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Psychological diagnosis

  • Word Count: 944
  • Approx Pages: 4
  • Has Bibliography

Psychological diagnosis of Jack Nicholson's character in "As Good As It
Jack Nicholson's character "Melvin Udall" in the film "As Good As It
Gets" meets the criteria outlined in the DSM-IV for obsessive-compulsive
personality disorder (OCD). The character of Melvin demonstrates the high
needs for order, perfection, and control seen in patients with OCD. Much
of his time is dominated by getting prepared and organized. Furthermore,
his over-attention to what seem to most to be minor details prevents Melvin
from necessarily seeing things from a larger perspective. Also, Melvin
does not have any meaningful personal relationships, which is also
characteristic of people with OCD. He wants everyone to cater to his way
of doing things, and doesn't allow for the give and take necessary for
friendships. Melvin appears stiff and impossible to others, unable to feel
any emotions or empathy. Overall he seems not to be happy.
Melvin's extreme need for order, perfection and obsessive control is
evident through his varied compulsive behaviors. When Melvin enters his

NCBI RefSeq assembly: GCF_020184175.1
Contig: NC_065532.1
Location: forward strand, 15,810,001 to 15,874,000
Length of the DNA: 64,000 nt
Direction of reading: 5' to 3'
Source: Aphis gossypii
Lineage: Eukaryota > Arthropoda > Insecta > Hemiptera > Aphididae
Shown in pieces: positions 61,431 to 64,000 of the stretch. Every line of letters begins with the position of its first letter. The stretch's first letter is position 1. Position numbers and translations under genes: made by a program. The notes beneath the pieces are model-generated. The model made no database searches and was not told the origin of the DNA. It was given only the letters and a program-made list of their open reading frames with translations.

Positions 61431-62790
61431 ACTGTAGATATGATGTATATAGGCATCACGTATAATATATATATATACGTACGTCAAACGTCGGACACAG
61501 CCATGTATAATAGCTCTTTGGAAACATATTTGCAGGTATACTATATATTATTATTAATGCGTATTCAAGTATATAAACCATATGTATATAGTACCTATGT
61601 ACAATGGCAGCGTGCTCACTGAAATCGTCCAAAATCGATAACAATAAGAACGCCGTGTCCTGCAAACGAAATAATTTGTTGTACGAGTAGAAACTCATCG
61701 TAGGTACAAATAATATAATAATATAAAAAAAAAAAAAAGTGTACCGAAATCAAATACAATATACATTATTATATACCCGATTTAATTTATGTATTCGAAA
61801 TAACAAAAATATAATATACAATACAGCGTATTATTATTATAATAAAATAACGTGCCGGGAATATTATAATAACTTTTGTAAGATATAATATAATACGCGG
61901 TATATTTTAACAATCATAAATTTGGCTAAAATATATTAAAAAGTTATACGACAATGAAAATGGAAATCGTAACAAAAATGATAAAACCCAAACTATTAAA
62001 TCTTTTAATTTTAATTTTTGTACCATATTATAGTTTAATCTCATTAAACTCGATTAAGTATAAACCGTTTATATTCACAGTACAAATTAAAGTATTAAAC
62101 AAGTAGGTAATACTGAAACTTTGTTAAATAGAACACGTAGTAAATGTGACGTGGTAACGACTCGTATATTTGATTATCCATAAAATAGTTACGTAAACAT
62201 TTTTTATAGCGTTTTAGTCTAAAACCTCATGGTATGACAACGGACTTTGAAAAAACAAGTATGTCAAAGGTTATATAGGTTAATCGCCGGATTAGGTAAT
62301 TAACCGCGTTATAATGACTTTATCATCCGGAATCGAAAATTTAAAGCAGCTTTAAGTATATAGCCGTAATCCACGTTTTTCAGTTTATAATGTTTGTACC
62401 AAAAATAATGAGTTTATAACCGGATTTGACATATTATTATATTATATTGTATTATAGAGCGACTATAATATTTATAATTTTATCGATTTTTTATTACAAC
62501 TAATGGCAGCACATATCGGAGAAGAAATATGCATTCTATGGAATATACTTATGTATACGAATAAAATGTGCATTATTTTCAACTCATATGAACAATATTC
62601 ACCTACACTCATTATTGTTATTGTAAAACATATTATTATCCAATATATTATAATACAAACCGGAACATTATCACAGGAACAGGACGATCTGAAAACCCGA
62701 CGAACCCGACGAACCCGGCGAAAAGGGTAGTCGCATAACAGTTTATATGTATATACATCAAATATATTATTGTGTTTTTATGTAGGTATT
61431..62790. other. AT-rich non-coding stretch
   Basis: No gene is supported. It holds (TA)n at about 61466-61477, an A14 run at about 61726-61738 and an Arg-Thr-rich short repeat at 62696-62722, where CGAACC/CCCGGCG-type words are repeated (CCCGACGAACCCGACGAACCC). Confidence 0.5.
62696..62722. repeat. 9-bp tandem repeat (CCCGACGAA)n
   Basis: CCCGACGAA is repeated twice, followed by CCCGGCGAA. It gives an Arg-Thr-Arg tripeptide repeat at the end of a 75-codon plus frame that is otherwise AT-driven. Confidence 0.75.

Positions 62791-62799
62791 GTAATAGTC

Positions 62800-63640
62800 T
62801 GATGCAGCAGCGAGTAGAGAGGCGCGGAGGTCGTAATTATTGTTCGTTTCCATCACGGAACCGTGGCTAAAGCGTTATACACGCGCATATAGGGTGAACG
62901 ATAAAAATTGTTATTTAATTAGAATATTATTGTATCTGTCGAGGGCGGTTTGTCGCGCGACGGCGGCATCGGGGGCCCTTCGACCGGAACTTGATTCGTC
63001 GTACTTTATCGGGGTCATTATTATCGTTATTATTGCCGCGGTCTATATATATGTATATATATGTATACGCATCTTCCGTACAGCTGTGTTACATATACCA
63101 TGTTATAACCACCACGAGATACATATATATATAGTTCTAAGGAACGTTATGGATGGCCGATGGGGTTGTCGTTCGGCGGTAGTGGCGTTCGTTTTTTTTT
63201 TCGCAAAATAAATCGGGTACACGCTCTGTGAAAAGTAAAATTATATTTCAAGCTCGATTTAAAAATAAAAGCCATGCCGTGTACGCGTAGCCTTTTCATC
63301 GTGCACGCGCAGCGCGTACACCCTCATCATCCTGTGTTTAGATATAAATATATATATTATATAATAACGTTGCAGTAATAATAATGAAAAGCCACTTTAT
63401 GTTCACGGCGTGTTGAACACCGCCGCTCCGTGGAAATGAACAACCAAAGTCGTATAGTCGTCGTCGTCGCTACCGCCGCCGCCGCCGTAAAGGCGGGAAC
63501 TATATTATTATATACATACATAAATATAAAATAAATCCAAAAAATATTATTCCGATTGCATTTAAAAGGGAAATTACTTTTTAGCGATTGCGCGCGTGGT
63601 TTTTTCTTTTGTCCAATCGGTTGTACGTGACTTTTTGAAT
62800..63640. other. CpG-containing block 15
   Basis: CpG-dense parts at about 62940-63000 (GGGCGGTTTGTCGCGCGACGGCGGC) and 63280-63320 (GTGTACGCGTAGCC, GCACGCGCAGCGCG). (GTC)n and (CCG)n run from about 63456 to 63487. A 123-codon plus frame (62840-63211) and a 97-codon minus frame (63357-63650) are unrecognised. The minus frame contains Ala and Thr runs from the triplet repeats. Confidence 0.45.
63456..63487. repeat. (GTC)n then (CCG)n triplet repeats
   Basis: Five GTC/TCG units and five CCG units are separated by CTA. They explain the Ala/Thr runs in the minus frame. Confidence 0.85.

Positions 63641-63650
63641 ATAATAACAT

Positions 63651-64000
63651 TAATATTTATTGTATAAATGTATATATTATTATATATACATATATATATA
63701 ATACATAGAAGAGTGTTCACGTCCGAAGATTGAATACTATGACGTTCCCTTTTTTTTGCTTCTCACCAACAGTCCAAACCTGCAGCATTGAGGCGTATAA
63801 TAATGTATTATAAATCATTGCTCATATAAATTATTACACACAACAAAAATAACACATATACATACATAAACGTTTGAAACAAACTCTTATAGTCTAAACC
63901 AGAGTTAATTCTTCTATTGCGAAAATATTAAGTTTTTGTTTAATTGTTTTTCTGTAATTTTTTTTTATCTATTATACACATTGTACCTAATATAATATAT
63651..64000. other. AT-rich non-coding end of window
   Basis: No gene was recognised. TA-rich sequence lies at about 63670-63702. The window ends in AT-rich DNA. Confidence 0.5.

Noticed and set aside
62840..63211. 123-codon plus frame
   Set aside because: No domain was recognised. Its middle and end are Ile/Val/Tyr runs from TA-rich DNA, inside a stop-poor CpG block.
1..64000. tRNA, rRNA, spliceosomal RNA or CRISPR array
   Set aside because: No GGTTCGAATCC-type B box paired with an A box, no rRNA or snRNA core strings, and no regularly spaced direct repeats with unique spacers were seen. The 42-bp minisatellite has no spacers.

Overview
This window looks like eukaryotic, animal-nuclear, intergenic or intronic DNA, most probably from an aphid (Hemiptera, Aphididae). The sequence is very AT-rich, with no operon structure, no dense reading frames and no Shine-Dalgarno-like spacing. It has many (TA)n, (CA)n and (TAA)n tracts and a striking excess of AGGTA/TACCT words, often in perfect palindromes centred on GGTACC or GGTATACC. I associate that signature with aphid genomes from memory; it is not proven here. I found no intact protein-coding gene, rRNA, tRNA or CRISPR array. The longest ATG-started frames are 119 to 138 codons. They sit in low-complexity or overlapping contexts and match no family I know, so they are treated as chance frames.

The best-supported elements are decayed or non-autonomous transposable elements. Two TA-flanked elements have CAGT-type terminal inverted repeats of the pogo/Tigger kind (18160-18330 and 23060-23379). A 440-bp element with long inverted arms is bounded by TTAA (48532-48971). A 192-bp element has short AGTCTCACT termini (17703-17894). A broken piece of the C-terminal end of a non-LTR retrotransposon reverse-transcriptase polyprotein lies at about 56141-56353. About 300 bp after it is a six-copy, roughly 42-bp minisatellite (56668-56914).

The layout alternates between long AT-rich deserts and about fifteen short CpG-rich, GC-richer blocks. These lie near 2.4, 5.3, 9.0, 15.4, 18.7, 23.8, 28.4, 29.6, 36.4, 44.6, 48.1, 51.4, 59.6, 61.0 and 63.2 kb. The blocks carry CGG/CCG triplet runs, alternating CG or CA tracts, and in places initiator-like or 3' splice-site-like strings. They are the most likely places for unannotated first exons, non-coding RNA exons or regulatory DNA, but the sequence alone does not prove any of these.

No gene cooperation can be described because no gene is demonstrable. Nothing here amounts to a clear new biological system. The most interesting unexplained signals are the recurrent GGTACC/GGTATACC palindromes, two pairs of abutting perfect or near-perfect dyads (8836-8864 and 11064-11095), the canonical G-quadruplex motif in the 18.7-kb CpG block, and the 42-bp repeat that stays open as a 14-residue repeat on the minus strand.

apartment, he closes the door and proceeds to turn each lock on his door
five times. This is obviously an irrational behavior, but Melvin feels it
is necessary to heed to this routine each and every time his door is opened
and then closed. Also, while walking down the street as well as within
buildings, Melvin avoids stepping on cracks in the sidewalk or between
tiles at all costs. Melvin eats at the same restaurant, at the same table,
with the same waitress every day. He also orders the exact same meal, and
becomes very irate if anything in this context does not go according to his
routine. Melvin also has an unreasonable obsession with cleanliness. Each
time he washes his hands he uses a brand new bar of soap. In fact, he uses
a new bar of soap for not only each washing but for each latherin...

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